Too much new technology, too much hype, and not enough quality control resulted in a machine that rather than being all things to all people, turned many people against computers--perhaps forever.
I wouldn't give one to a Cabbage Patch Doll.
Intellivision was the earliest vaporware introduction in the industry. Finally the Aquarius showed up. A machine so cheesy, they should have supplied rubber gloves to wear while using it.
Another attempt to apply mass merchadising techniques to home computers--poor design, low quality, no support.
Worse keyboard than even the original CoCo, 99/4, or PCjr.
Like the Aquarius I, this shoddy import from Hong Kong came without a spacebar.
With an unusable keyboard and quirky keyword Basic, this machine discouraged millions of people from ever buying another computer.
Looks like a toy, keyboard designed for elfin fingers, much too slow.
The keyboard can't be used for serious typing. Also, much of the excellent Spectrum software can't be used because Timex changed the original Sinclair ROM.
All Cassette-Based Computers
I'd rather enter Orwell's Room 101 and let rats gnaw on my face than attempt to load a program from cassette.
A scaled down Color Computer. That's like saying a poor man's Volkswagon beetle.
With its Chiclet keyboard, not enough keys, and non-standard Basic, this machine soured millions of people on computers forever.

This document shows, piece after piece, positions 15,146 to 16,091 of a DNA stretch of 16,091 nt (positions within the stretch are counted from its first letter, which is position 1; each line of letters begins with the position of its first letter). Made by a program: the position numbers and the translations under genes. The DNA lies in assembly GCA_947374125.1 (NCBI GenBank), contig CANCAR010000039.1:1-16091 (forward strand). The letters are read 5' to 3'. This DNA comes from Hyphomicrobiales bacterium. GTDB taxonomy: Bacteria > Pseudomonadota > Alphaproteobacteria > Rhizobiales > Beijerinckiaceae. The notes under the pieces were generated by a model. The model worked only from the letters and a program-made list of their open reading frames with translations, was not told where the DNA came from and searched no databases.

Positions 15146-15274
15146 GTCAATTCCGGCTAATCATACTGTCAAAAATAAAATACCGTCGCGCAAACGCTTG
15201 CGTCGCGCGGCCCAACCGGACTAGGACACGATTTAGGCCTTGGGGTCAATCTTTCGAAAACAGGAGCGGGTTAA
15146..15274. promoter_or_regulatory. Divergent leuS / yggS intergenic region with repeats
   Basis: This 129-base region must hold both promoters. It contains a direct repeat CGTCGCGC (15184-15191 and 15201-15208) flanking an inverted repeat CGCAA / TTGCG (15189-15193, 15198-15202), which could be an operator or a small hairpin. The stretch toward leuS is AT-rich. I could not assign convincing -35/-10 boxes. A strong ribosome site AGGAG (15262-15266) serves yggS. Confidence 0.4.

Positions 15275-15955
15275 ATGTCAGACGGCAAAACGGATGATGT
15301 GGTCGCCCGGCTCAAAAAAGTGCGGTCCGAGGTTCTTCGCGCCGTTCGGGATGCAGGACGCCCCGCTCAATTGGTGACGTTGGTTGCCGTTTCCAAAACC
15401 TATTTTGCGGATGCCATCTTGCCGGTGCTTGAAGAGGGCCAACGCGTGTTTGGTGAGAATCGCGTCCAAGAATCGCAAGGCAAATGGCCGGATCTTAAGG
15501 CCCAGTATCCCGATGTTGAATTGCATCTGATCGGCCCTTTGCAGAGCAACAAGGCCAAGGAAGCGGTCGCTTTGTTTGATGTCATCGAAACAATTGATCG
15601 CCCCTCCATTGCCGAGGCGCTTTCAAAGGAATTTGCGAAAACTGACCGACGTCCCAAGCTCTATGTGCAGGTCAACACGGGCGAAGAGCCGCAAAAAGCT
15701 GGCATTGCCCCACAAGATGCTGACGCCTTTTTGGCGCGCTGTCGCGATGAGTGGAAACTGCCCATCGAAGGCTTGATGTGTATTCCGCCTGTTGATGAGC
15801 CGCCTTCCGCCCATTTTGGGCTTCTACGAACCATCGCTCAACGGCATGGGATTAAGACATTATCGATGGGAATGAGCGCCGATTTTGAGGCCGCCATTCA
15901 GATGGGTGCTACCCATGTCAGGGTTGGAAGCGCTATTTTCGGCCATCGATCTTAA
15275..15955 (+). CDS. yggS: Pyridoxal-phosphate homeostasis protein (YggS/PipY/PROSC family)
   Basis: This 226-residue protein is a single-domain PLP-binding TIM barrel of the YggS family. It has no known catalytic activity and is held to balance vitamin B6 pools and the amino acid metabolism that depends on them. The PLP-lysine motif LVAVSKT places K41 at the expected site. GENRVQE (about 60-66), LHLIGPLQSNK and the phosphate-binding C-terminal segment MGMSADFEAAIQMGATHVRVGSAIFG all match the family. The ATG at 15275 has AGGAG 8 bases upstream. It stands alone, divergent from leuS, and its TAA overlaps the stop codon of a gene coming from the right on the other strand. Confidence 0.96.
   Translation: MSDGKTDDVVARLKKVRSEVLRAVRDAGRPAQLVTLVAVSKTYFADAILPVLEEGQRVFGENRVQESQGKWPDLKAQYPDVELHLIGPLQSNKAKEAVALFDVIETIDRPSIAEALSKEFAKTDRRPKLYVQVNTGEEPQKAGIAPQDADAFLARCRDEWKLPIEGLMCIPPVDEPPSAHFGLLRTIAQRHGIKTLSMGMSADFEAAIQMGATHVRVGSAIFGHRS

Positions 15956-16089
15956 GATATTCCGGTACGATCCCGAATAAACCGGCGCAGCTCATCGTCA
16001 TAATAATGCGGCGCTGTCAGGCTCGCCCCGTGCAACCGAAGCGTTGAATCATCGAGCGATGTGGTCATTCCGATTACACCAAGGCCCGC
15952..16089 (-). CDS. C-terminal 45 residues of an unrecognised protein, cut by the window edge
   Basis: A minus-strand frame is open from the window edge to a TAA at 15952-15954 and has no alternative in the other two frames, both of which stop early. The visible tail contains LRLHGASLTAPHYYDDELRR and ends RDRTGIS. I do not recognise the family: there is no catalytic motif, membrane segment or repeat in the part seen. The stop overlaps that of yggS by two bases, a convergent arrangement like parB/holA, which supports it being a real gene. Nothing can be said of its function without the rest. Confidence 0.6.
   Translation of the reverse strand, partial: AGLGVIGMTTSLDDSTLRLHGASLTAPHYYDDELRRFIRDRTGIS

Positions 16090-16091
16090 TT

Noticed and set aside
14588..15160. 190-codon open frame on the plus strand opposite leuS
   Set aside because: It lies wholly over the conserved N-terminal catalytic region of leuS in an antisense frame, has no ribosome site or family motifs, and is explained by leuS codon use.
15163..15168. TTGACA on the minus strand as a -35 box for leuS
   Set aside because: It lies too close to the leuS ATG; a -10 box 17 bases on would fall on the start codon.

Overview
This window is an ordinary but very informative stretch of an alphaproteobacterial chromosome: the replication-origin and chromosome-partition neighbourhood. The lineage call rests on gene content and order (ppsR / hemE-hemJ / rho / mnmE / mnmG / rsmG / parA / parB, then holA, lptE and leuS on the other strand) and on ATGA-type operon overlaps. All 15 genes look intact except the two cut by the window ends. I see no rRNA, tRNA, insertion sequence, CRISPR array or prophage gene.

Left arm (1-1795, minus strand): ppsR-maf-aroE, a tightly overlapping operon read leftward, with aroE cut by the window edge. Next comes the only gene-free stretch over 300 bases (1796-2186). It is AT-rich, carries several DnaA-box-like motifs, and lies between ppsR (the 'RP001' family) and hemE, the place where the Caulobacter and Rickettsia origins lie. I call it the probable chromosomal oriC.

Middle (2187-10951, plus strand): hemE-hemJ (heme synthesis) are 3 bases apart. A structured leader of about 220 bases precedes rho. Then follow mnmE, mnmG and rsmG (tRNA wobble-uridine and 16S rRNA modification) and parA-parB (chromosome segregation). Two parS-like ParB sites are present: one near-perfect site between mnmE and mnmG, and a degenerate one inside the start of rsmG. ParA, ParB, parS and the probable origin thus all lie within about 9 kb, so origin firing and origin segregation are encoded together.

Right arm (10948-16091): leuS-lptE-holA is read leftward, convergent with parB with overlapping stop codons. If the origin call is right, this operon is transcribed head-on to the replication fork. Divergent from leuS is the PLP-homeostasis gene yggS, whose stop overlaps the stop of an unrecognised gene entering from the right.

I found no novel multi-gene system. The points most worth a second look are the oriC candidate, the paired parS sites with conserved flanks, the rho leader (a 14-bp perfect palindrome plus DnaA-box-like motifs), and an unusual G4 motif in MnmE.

Not to mention its highly impractical 4' x 1' footprint (with peripherals).
Running APLS (a scaled down version of APL), the Video Brain required a degree in computer science to program it. It did have nice joysticks though.
APF PeCos I
With no support at all, APF released a machine that used a JOSS-type of language that was totally incomprehensible.
Nice hardware, but the Valdocs software is extremely slow, cumbersome, and frustrating.
An idea whose time had not yet come. Osborne applied to computers the principle that TV manufacturers have been using for years: if it has a handle, it's "portable." Not many people believed this, and those who did ended up with severe eyestrain.
Illegible full-screen LCD, but could not be powered by batteries. Printer: thermal; width, four inches; speed, 10 cps; legibility, low. Only review I ever wrote that said, "don't buy this."
The least compatible PC compatible ever.
The clone that wasn't. All snazz and little compatibility.
A portable computer whose screen you couldn't read and whose integral communications program wouldn't allow you to download to disk.
Morrow Pivot I
Though heralded as the ultimate IBM PC compatible portable, I couldn't even read its almost upright screen, nor was it particularly compatible.
Sord IS-11 (Lapsize)
The operating system was so difficult to learn that by the time you got it down, the batteries ran out.
The term vaporware is usually applied to software; Gavilan proved it could be applied to hardware as well.
Manufactured in Taiwan, this was the shoddiest "modern" CP/M computer I ever tested.
One of three machines tied for having the worst names; the others are Pied Piper and Amcute.
Computer Devices DOT
Its 3.5" disk drives required that all software be converted before use. Printer used roll paper, unpopular ever since scrolls went out of style.
The hardware was solid--still is--but trying to debug the operating software wiped out the Druids.